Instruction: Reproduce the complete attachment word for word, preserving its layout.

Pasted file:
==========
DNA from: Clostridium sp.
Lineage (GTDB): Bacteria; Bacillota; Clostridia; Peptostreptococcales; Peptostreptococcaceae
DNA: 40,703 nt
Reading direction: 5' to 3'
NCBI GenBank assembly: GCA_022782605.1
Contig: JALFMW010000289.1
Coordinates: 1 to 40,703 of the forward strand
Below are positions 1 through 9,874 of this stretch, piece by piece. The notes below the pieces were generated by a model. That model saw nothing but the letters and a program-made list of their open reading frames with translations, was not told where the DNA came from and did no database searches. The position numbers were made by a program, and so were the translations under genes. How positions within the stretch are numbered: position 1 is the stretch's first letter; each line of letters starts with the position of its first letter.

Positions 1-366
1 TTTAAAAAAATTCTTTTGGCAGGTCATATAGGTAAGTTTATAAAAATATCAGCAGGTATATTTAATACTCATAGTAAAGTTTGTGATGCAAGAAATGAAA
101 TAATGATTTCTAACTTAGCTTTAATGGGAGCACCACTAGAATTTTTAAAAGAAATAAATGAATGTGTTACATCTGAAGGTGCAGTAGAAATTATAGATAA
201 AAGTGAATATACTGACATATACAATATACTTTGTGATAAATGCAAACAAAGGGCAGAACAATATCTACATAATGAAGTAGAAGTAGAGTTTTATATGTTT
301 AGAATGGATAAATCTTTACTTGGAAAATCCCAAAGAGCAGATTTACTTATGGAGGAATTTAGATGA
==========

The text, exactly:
DNA from: Clostridium sp.
Lineage (GTDB): Bacteria; Bacillota; Clostridia; Peptostreptococcales; Peptostreptococcaceae
DNA: 40,703 nt
Reading direction: 5' to 3'
NCBI GenBank assembly: GCA_022782605.1
Contig: JALFMW010000289.1
Coordinates: 1 to 40,703 of the forward strand
Below are positions 1 through 9,874 of this stretch, piece by piece. The notes below the pieces were generated by a model. That model saw nothing but the letters and a program-made list of their open reading frames with translations, was not told where the DNA came from and did no database searches. The position numbers were made by a program, and so were the translations under genes. How positions within the stretch are numbered: position 1 is the stretch's first letter; each line of letters starts with the position of its first letter.

Positions 1-366
1 TTTAAAAAAATTCTTTTGGCAGGTCATATAGGTAAGTTTATAAAAATATCAGCAGGTATATTTAATACTCATAGTAAAGTTTGTGATGCAAGAAATGAAA
101 TAATGATTTCTAACTTAGCTTTAATGGGAGCACCACTAGAATTTTTAAAAGAAATAAATGAATGTGTTACATCTGAAGGTGCAGTAGAAATTATAGATAA
201 AAGTGAATATACTGACATATACAATATACTTTGTGATAAATGCAAACAAAGGGCAGAACAATATCTACATAATGAAGTAGAAGTAGAGTTTTATATGTTT
301 AGAATGGATAAATCTTTACTTGGAAAATCCCAAAGAGCAGATTTACTTATGGAGGAATTTAGATGA